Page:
The first day of a new job. You feel heady excitement. A world of opportunity and promise awaits. But you also feel some nervousness. You are eager – not just to deliver on your capabilities, but also to start belonging to the company. Add to this an avalanche of information about strategy, roles, teams, etc. Feels overwhelming and like a roller-coaster ride, right? However, if you just pause for a moment and think about what this day really means, you can sail through it with much grace!

First days are always about learning. You learn about the new team that you are now part of and they learn about you. How to make the most of this day? We have some ideas:

  • Get to know the culture. Think of yourself as a journalist and gather information. Ask all you want about what you were hired to do. But it’s equally crucial that you seek information about nuances like the culture of the organization – how often does the team meet; what does the team do to bond; what do people enjoy most about their work; how do teams like communicating. And if you are really curious, you can even ask people how their first day was! Michael Watkins in his book ’The first 90 days’ suggests that failing to understand the culture is a major risk factor for successful transition.
  • Understand how to work with your leader/ manager. This is a crucial relationship for your engagement with the organization. Since different people have different styles of working, it helps to understand those of the people you work most frequently with. Does s/he require weekly reports? Do they like to be kept in the loop for all your tasks? What kind of work-life effectiveness do they appreciate? What support do they want? Also take this opportunity to share how you work. What kind of feedback do you like? How would you like to be supported?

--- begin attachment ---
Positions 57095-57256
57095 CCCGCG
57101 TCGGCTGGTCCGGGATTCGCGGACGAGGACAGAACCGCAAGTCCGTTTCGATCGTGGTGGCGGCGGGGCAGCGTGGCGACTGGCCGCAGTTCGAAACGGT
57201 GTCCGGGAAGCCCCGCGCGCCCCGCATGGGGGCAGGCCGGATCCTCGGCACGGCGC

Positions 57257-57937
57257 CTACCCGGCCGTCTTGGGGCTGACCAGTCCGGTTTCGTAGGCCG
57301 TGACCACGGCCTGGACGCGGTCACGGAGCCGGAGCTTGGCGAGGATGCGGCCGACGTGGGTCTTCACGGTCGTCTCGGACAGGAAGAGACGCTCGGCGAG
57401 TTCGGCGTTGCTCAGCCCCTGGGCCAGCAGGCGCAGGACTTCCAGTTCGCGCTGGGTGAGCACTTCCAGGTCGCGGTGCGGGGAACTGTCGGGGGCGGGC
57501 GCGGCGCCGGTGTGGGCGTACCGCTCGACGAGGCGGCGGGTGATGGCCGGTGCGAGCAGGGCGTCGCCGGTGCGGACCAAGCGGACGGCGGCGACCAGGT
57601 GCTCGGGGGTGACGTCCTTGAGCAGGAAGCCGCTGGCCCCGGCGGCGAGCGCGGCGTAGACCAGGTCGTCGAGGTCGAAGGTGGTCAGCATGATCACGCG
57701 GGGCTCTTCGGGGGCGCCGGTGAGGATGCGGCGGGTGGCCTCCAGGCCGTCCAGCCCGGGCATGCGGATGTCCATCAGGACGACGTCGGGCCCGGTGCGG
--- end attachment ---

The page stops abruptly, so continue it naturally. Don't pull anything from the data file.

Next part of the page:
• Volunteer to lend a helping hand, if you notice someone asking for it. The task may not be in the purview of your role. But it’s a great opportunity to interact with team members, get a sneak peek into a different role, and gain some brownie points. If you don’t feel the jitters, you can even ask if there is something to help out with. Jim Collins, author of ‘Beyond Entrepreneurship’, calls this the attitude of service, made possible by combining humility and fierce resolve. Humbly serving can be a great way to develop leadership and amass the support of your coworkers.
  • Share about yourself. Exchanging information about your journey so far, can create an effective context for your presence in the company. Little snippets about how you feel joining this new role, what your intentions are and what brings you to this company, would go a long way in creating a space for you. Have this information ready in a 30-second elevator pitch, as well as a crisp email. You’ll need both on day one!

Though requiring steady energy and enthusiasm all day, the first day is all about being interested. Especially in every person you meet. It is just like a professional networking event!

What other suggestions do you have to make day one effective?

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